The second thing that occurred to me is that this truly shows just how much Duncan has pushed and owned Common Core. Despite what your local school board or legislature has told you about how the federal government has little to do with Common Core, we have this racist, arrogant and dismissive comment from Duncan that reveals the truth. Let there be no mistake. Duncan was THE driving force behind Common Core. Gates put up hundreds of millions of dollars to promote it, but Arne Duncan put up billions, and he’ll be damned if you white suburban moms think you can derail his master plan with your pitiful concerns about your children and their learning.

Duncan has since tried to do some damage control.

In an interview with Politico, Duncan later acknowledged he “didn’t say it perfectly.”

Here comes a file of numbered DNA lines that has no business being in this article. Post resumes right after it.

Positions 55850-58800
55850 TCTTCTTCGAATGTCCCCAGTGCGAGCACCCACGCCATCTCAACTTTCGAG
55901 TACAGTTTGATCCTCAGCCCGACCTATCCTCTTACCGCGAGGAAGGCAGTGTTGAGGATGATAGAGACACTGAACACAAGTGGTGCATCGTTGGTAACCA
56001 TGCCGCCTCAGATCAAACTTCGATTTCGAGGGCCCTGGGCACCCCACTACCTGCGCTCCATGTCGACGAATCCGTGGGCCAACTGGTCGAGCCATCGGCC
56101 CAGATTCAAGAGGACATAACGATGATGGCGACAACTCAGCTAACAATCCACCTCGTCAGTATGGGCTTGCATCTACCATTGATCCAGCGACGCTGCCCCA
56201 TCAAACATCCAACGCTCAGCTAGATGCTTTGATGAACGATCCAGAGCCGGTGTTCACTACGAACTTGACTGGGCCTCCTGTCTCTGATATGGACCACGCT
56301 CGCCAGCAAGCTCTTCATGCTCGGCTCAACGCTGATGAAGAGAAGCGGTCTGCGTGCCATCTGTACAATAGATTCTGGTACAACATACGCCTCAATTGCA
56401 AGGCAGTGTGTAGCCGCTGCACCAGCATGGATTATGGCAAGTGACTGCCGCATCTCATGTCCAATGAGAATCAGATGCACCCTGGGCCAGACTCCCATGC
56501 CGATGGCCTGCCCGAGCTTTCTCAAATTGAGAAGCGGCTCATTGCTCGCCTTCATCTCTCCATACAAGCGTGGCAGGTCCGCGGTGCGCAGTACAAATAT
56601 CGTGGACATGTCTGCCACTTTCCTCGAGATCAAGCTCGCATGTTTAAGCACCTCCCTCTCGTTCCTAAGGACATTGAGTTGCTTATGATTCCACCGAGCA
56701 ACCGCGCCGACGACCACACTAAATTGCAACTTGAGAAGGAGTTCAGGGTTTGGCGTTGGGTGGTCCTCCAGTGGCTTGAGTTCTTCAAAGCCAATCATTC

I agree.

What he really meant to say was “No stupid ditzy stay-at-home soccer moms (regardless of their color or nationality) are going to derail one of my signature education masterpieces, Common Core. I spent billions dollars on this shiznat, and had to listen to Bill Gates tell me 100s of stories about how he cured malaria in Africa and how he should have destroyed Apple when he had the chance to get his support so it wouldn’t look like the federal government was illegally pushing a national curriculum. Melinda wouldn’t stop showing me that stupid paperclip assistant “Clippy” she invented. They even have bedspreads with that guy on it! I even had to change the meaning of the fricken word curriculum and get everyone to call these standards! Let’s see you change the meaning of word and break federal laws . . . stupid moms, of many races, creeds, colors and religions whom I despise and hold contempt for equally!”

Thank you for clearing that up for us, Arne.

I’m sure you will enjoy the private sector (working for your true masters Rupert Murdoch or Bill Gates) much more anyways.